# Extreme Value Theory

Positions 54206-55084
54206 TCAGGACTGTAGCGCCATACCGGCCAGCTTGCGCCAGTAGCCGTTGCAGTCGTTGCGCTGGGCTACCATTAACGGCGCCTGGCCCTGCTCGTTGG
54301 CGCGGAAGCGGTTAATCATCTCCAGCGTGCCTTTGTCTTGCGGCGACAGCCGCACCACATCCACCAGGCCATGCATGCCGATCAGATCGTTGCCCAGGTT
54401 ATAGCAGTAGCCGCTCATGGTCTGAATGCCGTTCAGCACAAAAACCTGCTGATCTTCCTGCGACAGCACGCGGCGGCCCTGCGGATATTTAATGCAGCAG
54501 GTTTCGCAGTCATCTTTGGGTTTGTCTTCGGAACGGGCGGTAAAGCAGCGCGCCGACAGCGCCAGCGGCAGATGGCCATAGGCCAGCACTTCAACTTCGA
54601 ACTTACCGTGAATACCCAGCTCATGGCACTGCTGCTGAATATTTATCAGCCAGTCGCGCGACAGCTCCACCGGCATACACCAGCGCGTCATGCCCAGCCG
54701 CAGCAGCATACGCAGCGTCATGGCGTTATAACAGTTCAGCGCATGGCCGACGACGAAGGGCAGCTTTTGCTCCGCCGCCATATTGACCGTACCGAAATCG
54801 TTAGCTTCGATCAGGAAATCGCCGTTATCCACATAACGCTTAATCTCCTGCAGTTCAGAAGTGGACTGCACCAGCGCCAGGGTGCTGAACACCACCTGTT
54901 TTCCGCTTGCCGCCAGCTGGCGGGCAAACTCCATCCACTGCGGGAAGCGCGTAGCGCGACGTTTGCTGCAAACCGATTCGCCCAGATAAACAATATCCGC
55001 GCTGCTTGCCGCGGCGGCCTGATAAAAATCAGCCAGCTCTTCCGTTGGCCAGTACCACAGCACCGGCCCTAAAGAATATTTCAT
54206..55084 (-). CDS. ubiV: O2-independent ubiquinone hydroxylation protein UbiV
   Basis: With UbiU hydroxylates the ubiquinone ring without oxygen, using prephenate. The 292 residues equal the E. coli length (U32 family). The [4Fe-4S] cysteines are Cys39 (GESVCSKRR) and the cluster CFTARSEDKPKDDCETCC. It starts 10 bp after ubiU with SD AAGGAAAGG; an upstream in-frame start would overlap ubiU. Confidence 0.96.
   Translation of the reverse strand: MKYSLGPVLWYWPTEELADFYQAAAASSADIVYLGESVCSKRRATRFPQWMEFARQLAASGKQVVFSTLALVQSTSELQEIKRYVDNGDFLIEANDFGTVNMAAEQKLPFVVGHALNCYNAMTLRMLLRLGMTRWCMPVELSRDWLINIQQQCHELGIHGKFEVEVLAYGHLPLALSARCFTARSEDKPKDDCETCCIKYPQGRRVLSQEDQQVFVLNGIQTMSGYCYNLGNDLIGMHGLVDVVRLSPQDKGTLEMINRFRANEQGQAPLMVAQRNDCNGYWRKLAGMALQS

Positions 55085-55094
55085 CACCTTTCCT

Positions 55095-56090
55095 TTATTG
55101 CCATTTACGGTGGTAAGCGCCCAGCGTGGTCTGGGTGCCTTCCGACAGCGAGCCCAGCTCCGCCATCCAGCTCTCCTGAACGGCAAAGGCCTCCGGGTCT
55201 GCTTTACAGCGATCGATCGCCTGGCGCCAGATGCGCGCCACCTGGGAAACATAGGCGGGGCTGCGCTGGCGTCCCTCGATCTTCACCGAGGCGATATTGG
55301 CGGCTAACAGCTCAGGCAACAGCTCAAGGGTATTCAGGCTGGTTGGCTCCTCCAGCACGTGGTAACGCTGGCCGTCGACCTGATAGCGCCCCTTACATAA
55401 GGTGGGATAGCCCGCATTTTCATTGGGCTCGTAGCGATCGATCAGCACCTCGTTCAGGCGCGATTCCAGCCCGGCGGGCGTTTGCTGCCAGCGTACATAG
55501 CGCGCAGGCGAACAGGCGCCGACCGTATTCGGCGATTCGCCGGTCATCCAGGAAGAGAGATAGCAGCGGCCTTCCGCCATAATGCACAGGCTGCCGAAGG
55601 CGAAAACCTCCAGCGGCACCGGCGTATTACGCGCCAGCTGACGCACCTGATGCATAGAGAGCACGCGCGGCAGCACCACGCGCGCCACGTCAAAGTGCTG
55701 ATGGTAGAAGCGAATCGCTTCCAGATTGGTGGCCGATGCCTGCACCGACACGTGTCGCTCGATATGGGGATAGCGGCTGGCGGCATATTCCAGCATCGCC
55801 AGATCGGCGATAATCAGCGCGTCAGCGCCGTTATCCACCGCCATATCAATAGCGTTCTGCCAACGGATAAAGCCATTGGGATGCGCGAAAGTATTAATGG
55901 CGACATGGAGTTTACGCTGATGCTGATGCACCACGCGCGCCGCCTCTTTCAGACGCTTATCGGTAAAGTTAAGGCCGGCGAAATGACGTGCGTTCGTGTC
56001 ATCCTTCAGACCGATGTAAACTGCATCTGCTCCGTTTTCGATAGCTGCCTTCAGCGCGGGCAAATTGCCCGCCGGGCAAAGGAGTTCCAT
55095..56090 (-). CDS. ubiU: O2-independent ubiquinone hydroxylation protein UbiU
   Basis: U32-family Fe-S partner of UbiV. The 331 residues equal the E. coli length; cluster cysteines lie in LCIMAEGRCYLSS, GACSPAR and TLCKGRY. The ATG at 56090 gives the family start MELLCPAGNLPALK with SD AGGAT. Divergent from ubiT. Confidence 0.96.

Standard estimators of the dependence between assets are the correlation coefficient or the Spearman’s rank correlation for instance. However, as stressed by [Embrechts et al. ], these kind of dependence measures suffer from many deficiencies. Moreoever, their values are mostly controlled by relatively small moves of the asset prices around their mean. To cure this problem, it has been proposed to use the correlation coefficients conditioned on large movements of the assets. But [Boyer et al.] have emphasized that this approach suffers also from a severe systematic bias leading to spurious strategies: the conditional correlation in general evolves with time even when the true non-conditional correlation remains constant. In fact, [Malevergne and Sornette] have shown that any approach based on conditional dependence measures implies a spurious change of the intrinsic value of the dependence, measured for instance by copulas. Recall that the copula of several random variables is the (unique) function which completely embodies the dependence between these variables, irrespective of their marginal behavior (see [Nelsen] for a mathematical description of the notion of copula).